Czechs, Slovaks propose refugee corridor from Hungary to Germany
The Czech Republic and Slovakia on Friday proposed creating a rail corridor for Syrian refugees linking Hungary and Germany, as Central European leaders rejected an EU-wide quota system taking in refugees.
Prague: The Czech Republic and Slovakia on Friday proposed creating a rail corridor for Syrian refugees linking Hungary and Germany, as Central European leaders rejected an EU-wide quota system taking in refugees.
"The Czech Republic and Slovakia can create a rail corridor for Syrian refugees travelling from Hungary to Germany, if Berlin and Budapest agree," Czech Interior Minister Milan Chovanec said at a joint press conference in Prague.
EU member Hungary has been taking often tough measures to deal with a huge flow of refugees and migrants who are trying to make their way to northern and western Europe.
"We thank the Czechs and Slovaks for securing a corridor for people who want to get to Germany. Germany must ensure visas for them so we could let them go to Germany," Hungarian Prime Minister Viktor Orban said at another press conference with his Czech, Polish and Slovak counterparts.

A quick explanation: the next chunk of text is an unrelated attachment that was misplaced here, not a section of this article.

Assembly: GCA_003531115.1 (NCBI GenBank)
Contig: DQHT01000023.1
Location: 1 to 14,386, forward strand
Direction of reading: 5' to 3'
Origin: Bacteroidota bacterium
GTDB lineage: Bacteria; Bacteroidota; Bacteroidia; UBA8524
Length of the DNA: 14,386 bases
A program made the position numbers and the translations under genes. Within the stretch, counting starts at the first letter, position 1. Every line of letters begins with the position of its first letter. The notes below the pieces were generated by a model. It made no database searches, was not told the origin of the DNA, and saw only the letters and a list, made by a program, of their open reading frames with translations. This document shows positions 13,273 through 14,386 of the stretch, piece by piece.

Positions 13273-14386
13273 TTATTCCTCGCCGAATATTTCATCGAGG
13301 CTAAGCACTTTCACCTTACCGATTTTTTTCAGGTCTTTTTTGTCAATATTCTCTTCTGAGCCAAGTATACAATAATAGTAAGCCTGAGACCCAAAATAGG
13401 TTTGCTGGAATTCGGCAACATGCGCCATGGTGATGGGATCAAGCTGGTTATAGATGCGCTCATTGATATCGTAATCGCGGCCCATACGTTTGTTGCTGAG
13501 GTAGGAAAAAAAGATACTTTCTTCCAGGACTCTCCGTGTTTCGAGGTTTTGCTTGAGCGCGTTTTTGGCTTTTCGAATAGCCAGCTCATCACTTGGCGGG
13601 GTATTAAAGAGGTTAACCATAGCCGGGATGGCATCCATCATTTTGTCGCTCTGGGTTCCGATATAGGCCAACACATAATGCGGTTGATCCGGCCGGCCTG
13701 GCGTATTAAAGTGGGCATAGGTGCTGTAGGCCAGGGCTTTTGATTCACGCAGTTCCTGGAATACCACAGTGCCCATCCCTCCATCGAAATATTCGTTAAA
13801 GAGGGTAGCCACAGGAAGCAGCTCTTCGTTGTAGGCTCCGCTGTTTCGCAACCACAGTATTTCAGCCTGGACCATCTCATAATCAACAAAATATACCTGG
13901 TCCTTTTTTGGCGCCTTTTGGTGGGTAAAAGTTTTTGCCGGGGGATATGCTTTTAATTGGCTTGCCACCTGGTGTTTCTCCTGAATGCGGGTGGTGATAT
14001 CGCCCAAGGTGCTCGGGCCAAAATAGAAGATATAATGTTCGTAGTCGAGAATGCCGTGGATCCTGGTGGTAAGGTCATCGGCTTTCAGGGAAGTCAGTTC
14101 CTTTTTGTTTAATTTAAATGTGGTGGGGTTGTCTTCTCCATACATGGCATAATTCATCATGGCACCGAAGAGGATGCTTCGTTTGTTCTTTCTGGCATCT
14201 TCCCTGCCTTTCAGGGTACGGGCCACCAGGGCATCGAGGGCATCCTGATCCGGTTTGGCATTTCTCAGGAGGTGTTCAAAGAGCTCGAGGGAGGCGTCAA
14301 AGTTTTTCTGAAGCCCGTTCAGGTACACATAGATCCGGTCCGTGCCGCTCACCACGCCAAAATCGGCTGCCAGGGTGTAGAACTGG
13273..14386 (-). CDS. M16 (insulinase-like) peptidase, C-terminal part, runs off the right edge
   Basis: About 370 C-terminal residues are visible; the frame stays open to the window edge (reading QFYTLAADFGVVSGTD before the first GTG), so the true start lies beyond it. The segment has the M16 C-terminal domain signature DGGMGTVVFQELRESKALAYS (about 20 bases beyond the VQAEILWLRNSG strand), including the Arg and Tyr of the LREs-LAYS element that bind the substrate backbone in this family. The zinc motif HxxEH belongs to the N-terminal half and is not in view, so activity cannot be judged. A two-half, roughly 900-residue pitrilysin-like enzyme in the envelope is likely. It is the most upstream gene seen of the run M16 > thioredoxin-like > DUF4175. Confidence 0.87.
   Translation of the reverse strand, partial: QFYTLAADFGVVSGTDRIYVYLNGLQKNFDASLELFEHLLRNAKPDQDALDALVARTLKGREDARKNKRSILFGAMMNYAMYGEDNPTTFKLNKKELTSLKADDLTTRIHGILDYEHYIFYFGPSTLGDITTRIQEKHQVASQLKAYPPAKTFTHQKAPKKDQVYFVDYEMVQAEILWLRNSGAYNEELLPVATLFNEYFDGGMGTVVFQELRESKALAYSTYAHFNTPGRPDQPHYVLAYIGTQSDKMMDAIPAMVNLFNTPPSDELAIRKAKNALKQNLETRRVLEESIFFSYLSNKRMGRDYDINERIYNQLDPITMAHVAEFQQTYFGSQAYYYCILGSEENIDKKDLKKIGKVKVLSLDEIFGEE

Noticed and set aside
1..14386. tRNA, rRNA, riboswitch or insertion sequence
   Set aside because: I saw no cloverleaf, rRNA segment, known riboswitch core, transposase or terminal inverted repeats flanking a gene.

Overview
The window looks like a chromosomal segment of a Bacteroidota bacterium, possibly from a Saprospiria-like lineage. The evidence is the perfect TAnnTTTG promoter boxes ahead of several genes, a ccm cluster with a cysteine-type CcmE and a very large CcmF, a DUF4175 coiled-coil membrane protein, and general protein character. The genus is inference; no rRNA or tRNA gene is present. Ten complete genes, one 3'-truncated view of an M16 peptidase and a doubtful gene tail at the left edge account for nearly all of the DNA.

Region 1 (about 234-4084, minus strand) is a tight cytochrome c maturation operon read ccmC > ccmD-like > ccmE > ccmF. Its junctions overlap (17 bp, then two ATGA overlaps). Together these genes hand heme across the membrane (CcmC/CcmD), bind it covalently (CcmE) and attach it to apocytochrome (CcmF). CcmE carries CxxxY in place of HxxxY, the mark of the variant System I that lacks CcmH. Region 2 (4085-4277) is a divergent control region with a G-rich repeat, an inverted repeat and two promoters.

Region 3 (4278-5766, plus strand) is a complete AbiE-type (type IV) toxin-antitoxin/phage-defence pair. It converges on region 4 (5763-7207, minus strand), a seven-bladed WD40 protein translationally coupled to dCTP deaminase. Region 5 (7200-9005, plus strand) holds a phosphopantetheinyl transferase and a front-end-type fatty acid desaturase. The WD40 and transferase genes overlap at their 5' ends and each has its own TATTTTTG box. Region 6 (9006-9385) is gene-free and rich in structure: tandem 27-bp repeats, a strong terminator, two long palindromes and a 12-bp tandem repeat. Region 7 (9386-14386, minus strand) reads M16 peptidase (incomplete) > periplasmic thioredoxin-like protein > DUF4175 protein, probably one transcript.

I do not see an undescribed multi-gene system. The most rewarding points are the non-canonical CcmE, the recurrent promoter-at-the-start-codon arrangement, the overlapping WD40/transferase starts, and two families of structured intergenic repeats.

The four were meeting to focus on finding solutions to the EU`s escalating refugee crisis, with Hungary emerging as a frontline state along with Greece and Italy.
All leaders said their countries reject the adoption of binding quotas on the numbers EU member states take in, a measure that Germany and France support.
Polish Prime Minister Ewa Kopacz insisted that her country, the largest in the region to reject adopting fixed quotas for hosting refugees, believes in "European solidarity".
"We understand this as allowing EU members to take sovereign decisions about their engagement, corresponding to their real possibilities," she added.
"The quotas are no solution, we don`t even know the formula we should use to redistribute migrants, and above all how to keep them on Czech and Slovak territories when virtually all of them don`t want to stay here," Chovanec told reporters.
While insisting that the EU`s Schengen system of passport-free travel must remain intact, Slovakia`s leftist Prime Minister Robert Fico warned that uncontrolled migration raised the risk of terrorists circulating freely within the EU.